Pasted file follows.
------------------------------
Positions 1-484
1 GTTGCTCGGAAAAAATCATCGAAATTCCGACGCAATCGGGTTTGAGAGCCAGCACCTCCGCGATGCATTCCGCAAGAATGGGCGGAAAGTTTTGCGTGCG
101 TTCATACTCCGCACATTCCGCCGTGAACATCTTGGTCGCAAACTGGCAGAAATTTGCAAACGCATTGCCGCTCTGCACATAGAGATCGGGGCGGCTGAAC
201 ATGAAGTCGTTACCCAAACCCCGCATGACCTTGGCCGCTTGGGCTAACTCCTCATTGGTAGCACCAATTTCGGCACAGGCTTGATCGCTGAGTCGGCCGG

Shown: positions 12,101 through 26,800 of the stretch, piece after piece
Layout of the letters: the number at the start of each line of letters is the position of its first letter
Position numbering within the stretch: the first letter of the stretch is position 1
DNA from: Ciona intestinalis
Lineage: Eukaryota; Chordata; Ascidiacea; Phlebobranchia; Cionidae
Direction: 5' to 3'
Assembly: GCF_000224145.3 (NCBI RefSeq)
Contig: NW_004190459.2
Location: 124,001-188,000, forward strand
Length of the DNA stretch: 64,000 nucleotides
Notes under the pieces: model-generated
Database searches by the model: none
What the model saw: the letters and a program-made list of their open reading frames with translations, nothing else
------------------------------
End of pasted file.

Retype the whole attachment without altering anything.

Positions 1-484
1 GTTGCTCGGAAAAAATCATCGAAATTCCGACGCAATCGGGTTTGAGAGCCAGCACCTCCGCGATGCATTCCGCAAGAATGGGCGGAAAGTTTTGCGTGCG
101 TTCATACTCCGCACATTCCGCCGTGAACATCTTGGTCGCAAACTGGCAGAAATTTGCAAACGCATTGCCGCTCTGCACATAGAGATCGGGGCGGCTGAAC
201 ATGAAGTCGTTACCCAAACCCCGCATGACCTTGGCCGCTTGGGCTAACTCCTCATTGGTAGCACCAATTTCGGCACAGGCTTGATCGCTGAGTCGGCCGG

Shown: positions 12,101 through 26,800 of the stretch, piece after piece
Layout of the letters: the number at the start of each line of letters is the position of its first letter
Position numbering within the stretch: the first letter of the stretch is position 1
DNA from: Ciona intestinalis
Lineage: Eukaryota; Chordata; Ascidiacea; Phlebobranchia; Cionidae
Direction: 5' to 3'
Assembly: GCF_000224145.3 (NCBI RefSeq)
Contig: NW_004190459.2
Location: 124,001-188,000, forward strand
Length of the DNA stretch: 64,000 nucleotides
Notes under the pieces: model-generated
Database searches by the model: none
What the model saw: the letters and a program-made list of their open reading frames with translations, nothing else